Hydration of Alkenes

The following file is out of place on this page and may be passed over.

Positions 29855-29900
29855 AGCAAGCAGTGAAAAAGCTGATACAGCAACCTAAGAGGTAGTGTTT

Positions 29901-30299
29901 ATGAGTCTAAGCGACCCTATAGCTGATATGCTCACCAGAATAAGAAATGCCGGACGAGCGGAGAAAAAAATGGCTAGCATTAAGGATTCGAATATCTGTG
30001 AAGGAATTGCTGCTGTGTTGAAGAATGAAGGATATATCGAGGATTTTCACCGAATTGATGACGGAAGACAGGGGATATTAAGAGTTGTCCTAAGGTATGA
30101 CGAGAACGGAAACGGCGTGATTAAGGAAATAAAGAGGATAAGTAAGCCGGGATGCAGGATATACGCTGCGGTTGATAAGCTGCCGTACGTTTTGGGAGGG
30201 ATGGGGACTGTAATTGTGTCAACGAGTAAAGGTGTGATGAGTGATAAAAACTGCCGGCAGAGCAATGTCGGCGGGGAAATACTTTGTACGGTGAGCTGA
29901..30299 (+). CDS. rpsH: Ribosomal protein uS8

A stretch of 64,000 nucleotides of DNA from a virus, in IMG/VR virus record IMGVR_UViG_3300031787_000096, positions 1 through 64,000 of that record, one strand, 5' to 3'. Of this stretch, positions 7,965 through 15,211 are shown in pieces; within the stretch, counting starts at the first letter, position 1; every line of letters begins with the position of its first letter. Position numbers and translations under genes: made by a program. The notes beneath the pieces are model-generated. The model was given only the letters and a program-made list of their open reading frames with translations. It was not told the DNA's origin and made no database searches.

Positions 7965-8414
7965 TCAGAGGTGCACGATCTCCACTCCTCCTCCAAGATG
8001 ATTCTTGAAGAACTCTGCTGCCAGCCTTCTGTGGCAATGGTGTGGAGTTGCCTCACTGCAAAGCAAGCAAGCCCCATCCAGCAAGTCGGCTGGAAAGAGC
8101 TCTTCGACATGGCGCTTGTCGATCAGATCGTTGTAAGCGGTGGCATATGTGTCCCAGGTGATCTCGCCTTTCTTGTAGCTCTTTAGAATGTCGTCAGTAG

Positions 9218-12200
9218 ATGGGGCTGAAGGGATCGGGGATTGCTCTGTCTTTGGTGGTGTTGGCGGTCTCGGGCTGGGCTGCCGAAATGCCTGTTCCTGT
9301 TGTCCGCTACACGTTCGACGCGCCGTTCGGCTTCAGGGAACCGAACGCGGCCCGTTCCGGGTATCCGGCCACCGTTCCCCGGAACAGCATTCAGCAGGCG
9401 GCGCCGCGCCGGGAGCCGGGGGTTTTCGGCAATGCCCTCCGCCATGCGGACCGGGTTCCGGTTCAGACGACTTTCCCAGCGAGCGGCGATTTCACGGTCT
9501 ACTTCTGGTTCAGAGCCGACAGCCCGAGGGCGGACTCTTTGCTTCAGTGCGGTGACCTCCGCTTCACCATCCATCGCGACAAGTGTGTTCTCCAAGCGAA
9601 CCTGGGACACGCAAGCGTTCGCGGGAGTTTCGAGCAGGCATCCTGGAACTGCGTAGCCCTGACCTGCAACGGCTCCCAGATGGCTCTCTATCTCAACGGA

In general, rearrangements are side reactions in the additions of HX molecules to alkenes. Acid-catalyzed hydrations are no exception. Therefore, regioselectivity (Markovnikov rule) as well as the possibility of rearrangements into geometric isomers have to be considered. The main reason for these rearrangements is the tendency of molecules to occupy the lowest possible energy state. The reaction of 3-methyl-1-butene with HCl is an example of such a rearrangement. The formation of 2-chloro-2-methylbutane as the main product is the result of the migration of a hydride ion together with the bonding electron pair. The rearrangement is called a hydride shift and can be explained by the formation of the energetically-favored tertiary carbenium ion over the secondary carbenium ion. Analogous to the hydride shift, an alkyl group can also migrate the same way. This alkyl shift in the case of cyclic compounds results in a change of ring size.